Our global temperature continued its upward trend last month with January 2017 marking the third warmest January ever recorded on this planet. Only the Januarys of 2016 and 2007 were warmer.
According to a report by NOAA’s National Centers for Environmental Information, Earth’s combined average temperature for the month – over both land and sea surfaces – was 55.18°F. That is 1.58°F above the 20th-century average.
January was also the 385th consecutive month with a global temperature above its long-term norm. That means the last time any month posted a below average reading was December 1984.
While heat dominated most of the planet this January, some places were particularly warm, including the eastern half of the United States and most of Canada. For the contiguous US as a whole, it was our 18th warmest January on NOAA’s books.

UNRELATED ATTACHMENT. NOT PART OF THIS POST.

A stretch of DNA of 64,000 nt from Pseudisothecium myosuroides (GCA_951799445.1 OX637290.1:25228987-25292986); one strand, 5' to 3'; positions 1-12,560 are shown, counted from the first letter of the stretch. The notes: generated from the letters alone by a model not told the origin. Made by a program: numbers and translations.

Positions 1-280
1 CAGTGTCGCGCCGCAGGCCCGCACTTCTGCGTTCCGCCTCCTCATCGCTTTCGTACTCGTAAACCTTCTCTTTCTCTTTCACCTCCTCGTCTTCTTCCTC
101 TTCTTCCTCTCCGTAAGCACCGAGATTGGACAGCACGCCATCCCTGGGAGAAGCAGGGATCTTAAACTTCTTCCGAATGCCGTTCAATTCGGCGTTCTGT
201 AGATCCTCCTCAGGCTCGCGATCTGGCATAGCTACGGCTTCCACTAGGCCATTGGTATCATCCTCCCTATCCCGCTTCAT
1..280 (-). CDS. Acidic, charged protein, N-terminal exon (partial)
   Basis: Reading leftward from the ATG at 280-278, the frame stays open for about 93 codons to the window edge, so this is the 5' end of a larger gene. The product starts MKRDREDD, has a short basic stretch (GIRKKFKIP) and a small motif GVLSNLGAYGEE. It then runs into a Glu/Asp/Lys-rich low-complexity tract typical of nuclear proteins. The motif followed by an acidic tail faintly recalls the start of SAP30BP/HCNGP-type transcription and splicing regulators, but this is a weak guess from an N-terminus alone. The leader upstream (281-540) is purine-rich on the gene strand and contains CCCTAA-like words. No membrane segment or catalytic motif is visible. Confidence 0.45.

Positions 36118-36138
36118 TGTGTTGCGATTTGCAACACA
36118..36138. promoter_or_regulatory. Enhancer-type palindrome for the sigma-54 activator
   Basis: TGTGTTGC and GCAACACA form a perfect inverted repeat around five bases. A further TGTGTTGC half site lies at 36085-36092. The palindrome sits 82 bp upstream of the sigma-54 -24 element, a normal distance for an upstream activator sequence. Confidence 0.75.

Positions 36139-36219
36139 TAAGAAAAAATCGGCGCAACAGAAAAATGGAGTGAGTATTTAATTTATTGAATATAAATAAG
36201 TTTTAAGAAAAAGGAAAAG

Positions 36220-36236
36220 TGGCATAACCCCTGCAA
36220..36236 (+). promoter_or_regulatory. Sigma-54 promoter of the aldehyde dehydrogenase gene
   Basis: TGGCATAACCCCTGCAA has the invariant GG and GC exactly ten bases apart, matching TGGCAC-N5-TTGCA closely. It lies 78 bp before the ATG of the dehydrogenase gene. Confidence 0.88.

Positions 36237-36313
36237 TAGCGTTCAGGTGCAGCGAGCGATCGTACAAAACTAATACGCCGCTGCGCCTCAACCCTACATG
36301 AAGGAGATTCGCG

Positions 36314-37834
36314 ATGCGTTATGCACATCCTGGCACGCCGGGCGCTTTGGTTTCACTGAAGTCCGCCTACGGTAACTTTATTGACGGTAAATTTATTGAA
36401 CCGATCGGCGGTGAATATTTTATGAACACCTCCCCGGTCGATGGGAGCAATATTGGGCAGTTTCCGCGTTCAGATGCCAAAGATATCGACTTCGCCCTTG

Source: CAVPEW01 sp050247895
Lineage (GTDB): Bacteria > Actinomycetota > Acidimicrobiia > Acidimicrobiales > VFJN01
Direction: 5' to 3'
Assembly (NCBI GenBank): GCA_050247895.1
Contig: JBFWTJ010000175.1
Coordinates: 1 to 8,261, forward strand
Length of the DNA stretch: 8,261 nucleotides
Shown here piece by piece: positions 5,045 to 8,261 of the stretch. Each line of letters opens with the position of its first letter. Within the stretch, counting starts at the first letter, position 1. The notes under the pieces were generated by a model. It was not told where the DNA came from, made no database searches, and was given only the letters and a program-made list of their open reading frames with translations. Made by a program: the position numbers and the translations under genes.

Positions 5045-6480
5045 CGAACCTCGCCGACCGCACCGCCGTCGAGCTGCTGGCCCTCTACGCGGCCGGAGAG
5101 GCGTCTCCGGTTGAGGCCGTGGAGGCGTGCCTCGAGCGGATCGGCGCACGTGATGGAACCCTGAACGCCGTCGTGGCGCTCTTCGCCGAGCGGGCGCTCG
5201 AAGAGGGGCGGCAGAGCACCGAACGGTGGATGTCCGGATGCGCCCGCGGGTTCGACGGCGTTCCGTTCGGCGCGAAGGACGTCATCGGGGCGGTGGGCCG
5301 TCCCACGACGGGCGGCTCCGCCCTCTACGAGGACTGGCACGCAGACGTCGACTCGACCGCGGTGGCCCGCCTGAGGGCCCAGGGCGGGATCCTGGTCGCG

Coming on the heels of 2016 – Earth’s third consecutive warmest year on record – these soaring temperatures are largely attributed to the long-term trend of human-caused climate change. Whereas El Niño gave global temperatures a boost in the early part of last year, it dissipated in the spring. ENSO-neutral conditions prevailed in January.
Global temperature records date back to 1880.